It has been a while since I have put a romantic tip on here, so I thought it was time for one. I think it is important to stay connected to your love during the day. Even though we all work and have responsibilities outside of our relationships. It is still good to make your presence known through the day. Many single guys consider work a safe haven from the minefield of dating and don't want that sacred space violated. In marriage and committed relationships , though, it's different: News from the home front serves as a nice reminder of what you're working for.
Romantic tip: Call your love while at work, or send a mushy email letting them know how much you love them and how much of a turn on it is that they are hard working. Let them know you are excited to be together after work where you can share with each other the events of the day.
Now on to the food.
I love a good lasagna. I also love a good bolognese. Usually bolognese is served with spaghetti. But why not a lasagna? I made this for my man and he went crazy over it. This is time consuming, and I would recommend breaking the process up into two days. Day one make the bolognese. Day two the noodles and bechamel and assemble and bake.
This recipe serves 4 because pasta is magnificent leftover. My husband loves to take it to work the next day for lunch and make his office pals jealous with the smells of Italian food.
Lasagne Bolognese from scratch
adapted from Bon Appétit | October 2013
1/2 large onion, coarsely chopped
1/2 medium carrot, peeled, coarsely chopped
1/2 celery stalk, coarsely chopped
3 garlic cloves sliced
1 tablespoon olive oil
1/2 pound ground beef chuck
1/2 pound ground pork
2 ounces pancetta (Italian bacon), finely chopped
Kosher salt, freshly ground pepper
1/2 cup dry white wine
1/2 cup whole milk
1 14.5-ounce can crushed tomatoes
1 1/2 cups chicken broth, divided
Fresh pasta dough:
1/2 teaspoon kosher salt
1 1/2 cups all-purpose flour, plus more
2 large eggs, room temperature
2 1/2 tablespoons unsalted butter
1/8 cup all-purpose flour
2 cups whole milk, warmed
1 cup finely grated Parmesan
Make the Bolognese sauce
Pulse onion, carrot, and celery in a food processor until finely chopped.
Heat olive oil in a large heavy pot over medium heat. Add ground beef, ground pork, pancetta, and vegetables; cook,
breaking up ground meat with a spoon, until moisture is almost completely evaporated and meat is well browned, 25–30 minutes; season with salt and pepper.
Add wine to pot and bring to a boil, scraping up browned bits from bottom of pot, about 2 minutes. Add milk; bring to a boil, reduce heat, and simmer until moisture is almost completely evaporated, 8–10 minutes. Add tomatoes and broth;
bring to a boil, reduce heat, and simmer, until flavors meld and sauce thickens, 2 1/2–3 hours.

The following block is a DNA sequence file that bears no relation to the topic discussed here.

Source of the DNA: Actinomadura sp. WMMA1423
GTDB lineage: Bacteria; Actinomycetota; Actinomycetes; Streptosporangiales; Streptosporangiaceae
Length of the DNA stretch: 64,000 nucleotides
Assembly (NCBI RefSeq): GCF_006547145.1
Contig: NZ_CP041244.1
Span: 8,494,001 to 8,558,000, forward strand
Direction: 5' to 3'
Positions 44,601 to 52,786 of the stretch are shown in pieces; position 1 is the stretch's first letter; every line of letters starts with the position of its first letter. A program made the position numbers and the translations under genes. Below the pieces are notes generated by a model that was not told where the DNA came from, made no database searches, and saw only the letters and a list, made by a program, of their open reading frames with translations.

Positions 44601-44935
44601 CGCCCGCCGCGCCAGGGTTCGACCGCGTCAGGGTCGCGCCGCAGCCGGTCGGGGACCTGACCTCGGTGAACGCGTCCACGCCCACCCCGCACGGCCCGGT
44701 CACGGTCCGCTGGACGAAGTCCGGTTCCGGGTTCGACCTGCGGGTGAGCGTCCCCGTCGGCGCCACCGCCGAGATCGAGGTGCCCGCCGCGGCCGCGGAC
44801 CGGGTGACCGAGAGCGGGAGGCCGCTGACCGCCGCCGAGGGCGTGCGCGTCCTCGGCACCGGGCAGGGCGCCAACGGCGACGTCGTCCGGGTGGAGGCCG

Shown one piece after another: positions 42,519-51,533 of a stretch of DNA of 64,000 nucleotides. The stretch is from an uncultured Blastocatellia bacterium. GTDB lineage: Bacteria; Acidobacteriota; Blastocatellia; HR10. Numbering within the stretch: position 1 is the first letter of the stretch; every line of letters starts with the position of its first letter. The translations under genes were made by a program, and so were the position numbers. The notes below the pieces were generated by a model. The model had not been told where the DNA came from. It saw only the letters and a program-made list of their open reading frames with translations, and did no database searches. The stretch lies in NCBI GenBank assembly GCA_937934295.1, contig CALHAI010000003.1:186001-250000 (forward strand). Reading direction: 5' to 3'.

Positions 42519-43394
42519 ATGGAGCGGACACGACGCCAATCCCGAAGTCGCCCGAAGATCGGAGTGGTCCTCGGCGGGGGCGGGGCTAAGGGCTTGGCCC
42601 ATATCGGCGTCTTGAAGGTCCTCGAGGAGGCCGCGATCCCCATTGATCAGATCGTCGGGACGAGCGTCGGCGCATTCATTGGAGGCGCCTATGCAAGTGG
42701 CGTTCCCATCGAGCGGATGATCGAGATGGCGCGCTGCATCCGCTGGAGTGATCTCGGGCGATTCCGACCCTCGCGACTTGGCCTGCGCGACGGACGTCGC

Let sauce cool, then cover and chill at least 12 hours or up to 2 days. (Letting the sauce sit will give it a deeper, richer flavor.)
Make the fresh pasta dough:
Whisk salt and flour in a large bowl, make a well in the center, and crack eggs into well.
Mix eggs with a fork, then slowly mix in flour until a shaggy dough forms. Turn out dough onto a lightly floured surface and knead, dusting lightly with flour if sticky, until smooth, about 5 minutes (it will be fairly stiff). Wrap in plastic; let sit until dough holds an indentation when pressed. One hour.
Chill dough if you are not rolling it out right away. Bring to room temperature before rolling out.
Set pasta maker to thickest setting; dust lightly with flour. Divide dough into 4 pieces. Working with 1 piece at a time and keeping remaining dough wrapped in plastic as you work, flatten dough into a narrow rectangle (no wider than mouth of machine); pass through rollers .
Fold dough as needed to fit and run through again. Repeat without folding, adjusting machine to thinner settings after every pass and dusting with flour if sticky, until pasta sheet is 1/16" thick (setting 8 on most machines). Place pasta sheets on a lightly floured surface and cut crosswise into 8 8"-long noodles.
If making noodles ahead, stack on a baking sheet with a piece of parchment paper between each layer. Cover with plastic wrap; chill.
Make the béchamel:
Heat butter in a medium saucepan over medium heat until foaming. Add flour and cook, whisking constantly, 1 minute. Whisk in warm milk, 1/2-cupful at a time. Bring sauce to a boil, reduce heat, and simmer, whisking often, until the consistency of cream, 8–10 minutes; add nutmeg and season with salt. Remove from heat, transfer to a medium bowl, and press plastic wrap directly onto surface; let cool slightly.
Cook the noodles
Working in batches, cook fresh lasagna noodles in a large pot of boiling salted water until just softened, about 10 seconds.
Remove carefully with tongs and transfer to a large bowl of ice water; let cool. Drain noodles and stack on a baking sheet, with paper towels between each layer, making sure noodles don't touch (they'll stick together).
Preheat oven to 350°F. Coat a 13x9" baking dish with butter.
Assemble the lasagna:
Spread 1/4 cup béchamel in the prepared baking dish. Top with a layer of noodles, spread over a scant 3/4 cup Bolognese sauce, then 1/2 cup béchamel, and top with 1/4 cup Parmesan.
Repeat process 7 more times, starting with noodles and ending with Parmesan, for a total of 8 layers.
Place baking dish on a rimmed baking sheet and bake lasagna until bubbling and beginning to brown on top, 50–60 minutes. Let lasagna sit 45 minutes before serving.